Archive for the ‘Advertising’ Category

Poof Goes the Ads

November 25, 2007

When they finish the process of better and better targeted advertising, that’s when the whole idea of advertising will go poof, will disappear. If it’s perfectly targeted, it isn’t advertising, it’s information. Information is welcome, advertising is offensive. Who wants to pay to create information that’s discarded? Who wants to pay to be a nuisance? Wouldn’t it be better to pay to get the information to the people who want it? Are you afraid no one wants your information? Then maybe you’d better do some research and make a product that people actually want to know about. Dave Winer

After reading that quote from Dare Obasanjo’s recent blog entry, I was floored by its pregnancy. The best advertising—like the best sales tactics—is invisible: it is about matching someone’s needs perfectly. You’re no longer selling to them, you’re helping them and they can’t buy your product fast enough. What has the progression of advertising been but a long, slow march towards better and better targeting?

I think the end of advertising, this withering away of the message, occurs when the consumer tells the advertiser exactly what advertisement he or she wants to hear. At that point, it really is just information. For me, an excellent example was the fad of the late 90s: the personal agent. Back then, the vision was that people would create “intelligent” agents to go out and do their bidding. The consumer would say “tell me about flights with window seats going from Phoenix to LA leaving December 3rd around 4ish” and the agent would come back with details and ticket information. In reality, that’s the pinnacle of marketing—if the airline conceived the agent. Otherwise, it’s really more like a search engine or travel agent.

Like Dare, I think this is the future. The agent was an idea ahead of its time; the breathless contemporaneous accounts read more like science fiction when compared with the available technology. Technology has caught up, though, and this user-generated marketing is going to be big.

Heard on the Radio

September 14, 2004

I just heard the following advertisement from 1948 on a CD of old radio programs:

And in our brief intermission, there’s just time to consider a matter of utmost importance to every cigarette smoker. How mild can a cigarette be? Smoke Camels and see!

Prove for yourself what noted throat specialists reported about Camel mildness in a coast-to-coast smoking test. In this test, hundreds of men and women smoked Camels—and only Camels—for thirty days, an average of one to two packs a day.

After making weekly examinations of the throats of the hundreds of men and women who took part in this Camel test (2,470 careful examinations in all), the doctors reported not one single case of throat irritation due to smoking Camels. Yes, the doctors reported not one single case of throat irritation due to smoking Camels!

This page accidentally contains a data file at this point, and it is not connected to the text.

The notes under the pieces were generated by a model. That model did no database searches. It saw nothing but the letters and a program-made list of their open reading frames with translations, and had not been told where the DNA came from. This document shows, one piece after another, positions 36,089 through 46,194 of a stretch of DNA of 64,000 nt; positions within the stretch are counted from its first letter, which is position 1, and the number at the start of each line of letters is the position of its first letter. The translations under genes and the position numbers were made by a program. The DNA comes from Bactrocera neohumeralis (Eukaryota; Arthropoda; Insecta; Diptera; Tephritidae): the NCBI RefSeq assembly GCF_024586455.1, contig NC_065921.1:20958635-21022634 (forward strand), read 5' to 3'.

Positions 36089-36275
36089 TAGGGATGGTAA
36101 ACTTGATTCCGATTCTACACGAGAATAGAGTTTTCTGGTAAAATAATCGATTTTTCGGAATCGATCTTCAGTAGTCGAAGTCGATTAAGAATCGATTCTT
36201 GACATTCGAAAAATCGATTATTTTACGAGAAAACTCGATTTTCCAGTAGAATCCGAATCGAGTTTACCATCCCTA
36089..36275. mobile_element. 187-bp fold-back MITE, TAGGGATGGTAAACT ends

Make the Camel mildness test yourself. Test Camels in your “T” zone: “T” for taste and “T” for throat. If at any time you’re not convinced that Camels are the mildest cigarette you’ve ever smoked, return the package with the unused cigarettes to the makers of Camels and you will receive its full purchase price plus postage.

Amazing.

Leggo My Logo

July 24, 2003

Top 250 logos as rated by readers over at goodlogo!com. This is interesting to me because my employer just settled on a new logo. I’m not sure how much I like the new one (which I can’t unveil just yet) but it’s a far sight better than the current one. (The site also pointed out the arrow in the FedEx logo that I had never seen before: it’s in the negative space created by the “E” and the “x” below the baseline. Way cool!)

Clever Advertising

July 3, 2003

You’ve probably seen the commercials for Axe body spray—I think that means deodorant, but I’m not exactly sure—where use of the product results in random women accosting you. I thought that they were well targeted and moderately clever, but they’ve outdone themselves with the latest creation.

One of the guys at work brought in a copy of Axe’s new guide entitled Coping With All the Ladies: The Axe Wearer’s Handbook. It’s a mock book along the lines of The Worst-Case Scenario Survival Handbook except that it features how-tos for men who suddenly find themselves overrun with women. I know that it made the rounds in my department and even brought a chuckle to a guy who’s completely inured to advertising.

There’s long been talk about how the future of commercials is making them more clever so people will want to watch them or embedding them into the shows themselves so people can’t fast-forward through them, but I think that this sort of marketing tool is very effective. I don’t know how commercials can get any better—the top commercials, obviously—without devolving into the Calvin-Klein, what-the-hell-is-this-commercial-even-for style.